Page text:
Just because you prefer the films of Federico Fellini or Terrence Malick doesn’t mean you can’t just sit back and enjoy a good, old fashioned hyper-violent action movie every now and then. They’ve got to be ultra-stylistic or a glorious celebration of action cliche excess (Shoot ‘Em Up), but it’s great to have a movie that’s a purely visceral experience (as opposed to cerebral or emotional). These films almost never qualify as “great” movies, but for fans of film technique, stylistic action movies can give your mind a break while simultaneously stimulating your love of visually exciting film-making. 2007’s Smokin’ Aces is one of those films. And although it starts tripping over its own feet with its unnecessarily serious ending (which clashes with the mood of the rest of the film), if you can look past that failing, it’s remain a high-octane thrill ride ever since it was released.

In the realm of the Guy Ritchie films such as Snatch or Lock, Stock, and Two Smoking Barrels (though with only half of Ritchie’s wit), Smokin’ Aces is a crime action thriller where the only thing higher than the body count is the number of players and schemes along for the ride. After Mafioso Primo Sparazza puts a hit on mob informant and Vegas showman Buddy “Aces” Israel (Jeremy Piven), just about every assassin worth his weight comes out to take him down. FBI Agents Richard Messner (Ryan Reynolds) and Donald Carruthers (Ray Liotta) race to the Lake Tahoe penthouse suite where Israel is holed up, hoping to catch up with him before the army of hit men bears down on him. On the opposite side of the law are heavy hitters including three psychotic nazi brothers, two African American female assassins (including the sultry Alicia Keys), and a man notorious for changing his face to make the perfect kill.

The film’s almost absurdly star-studded cast has to be the biggest selling point behind the clever and visceral visual style of the film. Like the disaster movies of the 1970s, it’s almost a question of “who isn’t” in this movie. You have Ryan Reynolds, Andy Garcia, and Ray Liotta as FBI Agents. Jeremy Piven is the target and rapper Common is his primary bodyguard. There are three cast members from Lost in major or minor roles. That’s Matthew Fox as hotel security guard. Nestor Carbonell as one of the primary hit men and Kevin Durand as one of the inbred psycho assassins. Alicia Keys and Taraji P. Henson are the female assassins. Ben Affleck is a bail bondsman hoping to capture Israel alive before the hit men smoke him. And none other than Captain Kirk himself, Chris Pine, plays another one of the psycho brothers. Just to round things out, Jason Bateman is a cross-dressing lawyer hoping to not lose the bail he put down on Israel.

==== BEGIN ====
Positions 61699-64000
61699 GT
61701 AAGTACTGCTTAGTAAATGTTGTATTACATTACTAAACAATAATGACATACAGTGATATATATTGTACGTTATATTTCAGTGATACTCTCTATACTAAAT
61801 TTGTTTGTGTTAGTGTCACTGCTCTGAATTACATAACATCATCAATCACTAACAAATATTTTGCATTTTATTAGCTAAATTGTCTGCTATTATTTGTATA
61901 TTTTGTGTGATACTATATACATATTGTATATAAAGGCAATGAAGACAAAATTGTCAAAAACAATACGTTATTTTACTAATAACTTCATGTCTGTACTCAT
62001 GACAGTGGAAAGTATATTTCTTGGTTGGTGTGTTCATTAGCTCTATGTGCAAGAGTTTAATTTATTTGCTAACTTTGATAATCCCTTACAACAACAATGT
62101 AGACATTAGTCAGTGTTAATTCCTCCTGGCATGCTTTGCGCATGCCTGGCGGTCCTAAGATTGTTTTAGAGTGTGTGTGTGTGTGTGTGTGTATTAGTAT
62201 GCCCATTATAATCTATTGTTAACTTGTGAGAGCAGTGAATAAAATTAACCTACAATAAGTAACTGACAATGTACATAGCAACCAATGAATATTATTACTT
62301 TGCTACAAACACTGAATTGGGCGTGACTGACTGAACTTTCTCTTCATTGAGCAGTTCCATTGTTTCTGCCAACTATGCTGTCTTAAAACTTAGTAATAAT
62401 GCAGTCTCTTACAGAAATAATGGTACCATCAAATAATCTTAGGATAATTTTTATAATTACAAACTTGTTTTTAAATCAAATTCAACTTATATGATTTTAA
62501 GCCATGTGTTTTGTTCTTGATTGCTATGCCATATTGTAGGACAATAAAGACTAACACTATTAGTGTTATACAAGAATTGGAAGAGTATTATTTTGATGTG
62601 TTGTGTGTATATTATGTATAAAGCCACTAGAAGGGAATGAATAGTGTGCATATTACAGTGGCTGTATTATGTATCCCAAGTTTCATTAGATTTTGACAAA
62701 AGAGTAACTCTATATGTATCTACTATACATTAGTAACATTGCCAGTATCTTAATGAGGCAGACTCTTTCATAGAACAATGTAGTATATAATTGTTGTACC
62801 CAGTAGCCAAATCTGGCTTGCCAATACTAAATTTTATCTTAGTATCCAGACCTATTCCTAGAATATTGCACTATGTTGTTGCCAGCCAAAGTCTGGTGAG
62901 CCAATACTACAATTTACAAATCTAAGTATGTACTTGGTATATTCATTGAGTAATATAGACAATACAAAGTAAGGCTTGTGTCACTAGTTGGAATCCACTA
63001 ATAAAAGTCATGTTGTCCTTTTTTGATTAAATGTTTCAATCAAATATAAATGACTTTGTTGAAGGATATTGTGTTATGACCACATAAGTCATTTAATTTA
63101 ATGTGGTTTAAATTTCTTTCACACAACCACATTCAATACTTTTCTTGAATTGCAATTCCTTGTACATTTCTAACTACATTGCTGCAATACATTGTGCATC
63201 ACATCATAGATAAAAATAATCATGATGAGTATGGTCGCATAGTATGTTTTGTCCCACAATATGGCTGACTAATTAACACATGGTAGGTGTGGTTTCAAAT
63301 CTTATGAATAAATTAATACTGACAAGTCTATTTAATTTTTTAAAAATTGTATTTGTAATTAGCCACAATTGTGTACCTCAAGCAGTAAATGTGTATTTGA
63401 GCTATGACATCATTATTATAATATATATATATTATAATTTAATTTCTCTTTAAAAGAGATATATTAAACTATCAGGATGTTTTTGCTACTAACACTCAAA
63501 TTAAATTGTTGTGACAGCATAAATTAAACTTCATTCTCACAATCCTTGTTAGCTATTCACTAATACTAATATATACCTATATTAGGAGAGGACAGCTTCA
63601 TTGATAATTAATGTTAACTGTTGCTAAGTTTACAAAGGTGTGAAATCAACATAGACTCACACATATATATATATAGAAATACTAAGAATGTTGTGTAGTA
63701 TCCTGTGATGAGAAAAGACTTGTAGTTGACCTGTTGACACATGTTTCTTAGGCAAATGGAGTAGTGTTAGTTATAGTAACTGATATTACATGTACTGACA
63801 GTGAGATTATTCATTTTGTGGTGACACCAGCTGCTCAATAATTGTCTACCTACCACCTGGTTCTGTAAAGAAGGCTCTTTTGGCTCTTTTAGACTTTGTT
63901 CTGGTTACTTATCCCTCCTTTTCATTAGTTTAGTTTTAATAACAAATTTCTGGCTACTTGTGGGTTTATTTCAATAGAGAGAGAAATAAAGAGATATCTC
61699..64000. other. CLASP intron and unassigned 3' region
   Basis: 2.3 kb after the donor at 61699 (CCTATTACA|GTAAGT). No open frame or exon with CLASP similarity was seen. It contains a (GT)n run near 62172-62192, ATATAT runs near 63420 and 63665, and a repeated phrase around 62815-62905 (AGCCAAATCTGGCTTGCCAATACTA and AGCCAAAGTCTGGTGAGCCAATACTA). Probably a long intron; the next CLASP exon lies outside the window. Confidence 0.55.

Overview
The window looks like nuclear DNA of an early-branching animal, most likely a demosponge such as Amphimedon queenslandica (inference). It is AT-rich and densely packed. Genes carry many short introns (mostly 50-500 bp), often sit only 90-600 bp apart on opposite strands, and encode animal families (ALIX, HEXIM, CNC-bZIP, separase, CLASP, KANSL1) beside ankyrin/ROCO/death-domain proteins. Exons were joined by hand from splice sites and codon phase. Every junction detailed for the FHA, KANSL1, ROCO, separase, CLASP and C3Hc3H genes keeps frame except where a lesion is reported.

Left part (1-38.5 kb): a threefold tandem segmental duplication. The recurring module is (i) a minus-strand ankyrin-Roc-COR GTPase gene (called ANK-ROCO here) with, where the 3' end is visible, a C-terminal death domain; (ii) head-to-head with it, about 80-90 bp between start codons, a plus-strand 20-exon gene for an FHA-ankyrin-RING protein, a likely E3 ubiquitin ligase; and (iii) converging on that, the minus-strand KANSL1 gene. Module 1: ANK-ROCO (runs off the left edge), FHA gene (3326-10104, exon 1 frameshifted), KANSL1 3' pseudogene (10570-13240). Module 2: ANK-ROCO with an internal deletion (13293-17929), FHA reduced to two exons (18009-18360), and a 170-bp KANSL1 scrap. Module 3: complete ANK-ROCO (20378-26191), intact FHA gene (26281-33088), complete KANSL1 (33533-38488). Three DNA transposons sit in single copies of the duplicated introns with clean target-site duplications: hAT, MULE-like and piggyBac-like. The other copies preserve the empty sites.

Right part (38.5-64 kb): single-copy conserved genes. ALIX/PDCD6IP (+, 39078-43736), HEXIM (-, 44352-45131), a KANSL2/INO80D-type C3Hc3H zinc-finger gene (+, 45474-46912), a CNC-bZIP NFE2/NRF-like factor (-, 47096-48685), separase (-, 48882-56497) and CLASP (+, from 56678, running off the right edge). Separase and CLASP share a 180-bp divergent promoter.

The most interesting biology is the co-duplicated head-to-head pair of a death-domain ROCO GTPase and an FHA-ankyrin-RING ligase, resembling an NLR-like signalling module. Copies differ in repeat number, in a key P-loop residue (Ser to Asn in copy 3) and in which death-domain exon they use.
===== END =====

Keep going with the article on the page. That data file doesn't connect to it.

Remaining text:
In the cast, a few stars obviously push their way to the front. Jeremy Piven is a wonder as always. Although he starts the film out in what can be kindly called “Full Ari Gold” mode, he generally finds himself beaten down over the course of the movie by the possibility of his impending doom and the fact that he is likely about to sell out all of his closest friends. Inhabiting the coked out, arrogant, regretful, and, ultimately, terrified Buddy Israel is simply further proof that Jeremy Piven is a talented actor who got his big breaks far too late in life. Common proves that he is a capable actor in his flirtatious scenes with Alicia Keys as well as the moments where he confronts Israel about his portrayal. Ryan Reynolds also admirably acquits himself as the FBI Agent who regularly learns that there are more and more layers to this seemingly simple case.

The film’s influences are fairly obvious. Trying to pair the quick and snappy dialogue of a Tarantino film with the gambit pileups of a Guy Ritchie movie, writer/director Joe Carnahan’s actual achievements are more of a mixed bag. When the film hits its marks, it’s a wonderful thing. Whether it’s the darkly comic (but inexplicably hilarious) moment where Chris Pine’s Tremor brother forces a corpse to mime out his apology for killing him or Taraji P. Henson’s assassin opening fire on a room full of feds with a 50. sniper rifle, the movie finds the magic balance between dark humor and a wee bit of the old ultra violence. However, when the film tries to be remotely serious, it simultaneously snaps the comically violent tone of the film while also simply failing to actually be dramatic. The awful twist ending is the ultimate example of this flaw in the film’s system.

The film isn’t going to please the art-house crowd (although I consider myself to be a part of that crowd. I can just also appreciate more broadly appealing films), but if you like smart and witty action films, you could do a hell of a lot worse than Smokin’ Aces. Sometimes all that matters for a movie is whether or not it’s fun. And if you can’t find anything fun about Smokin’ Aces, you need your testosterone levels checked (unless you’re a chick and just naturally don’t have any. Still think women can find the film appealing though). It may not be as good as stylistic thrillers like La Femme Nikita or Leon: The Professional, but not everybody can be a Luc Besson. If you need your fix of hyper-kinetic, over-the-top action, you can start here.

Final Score: B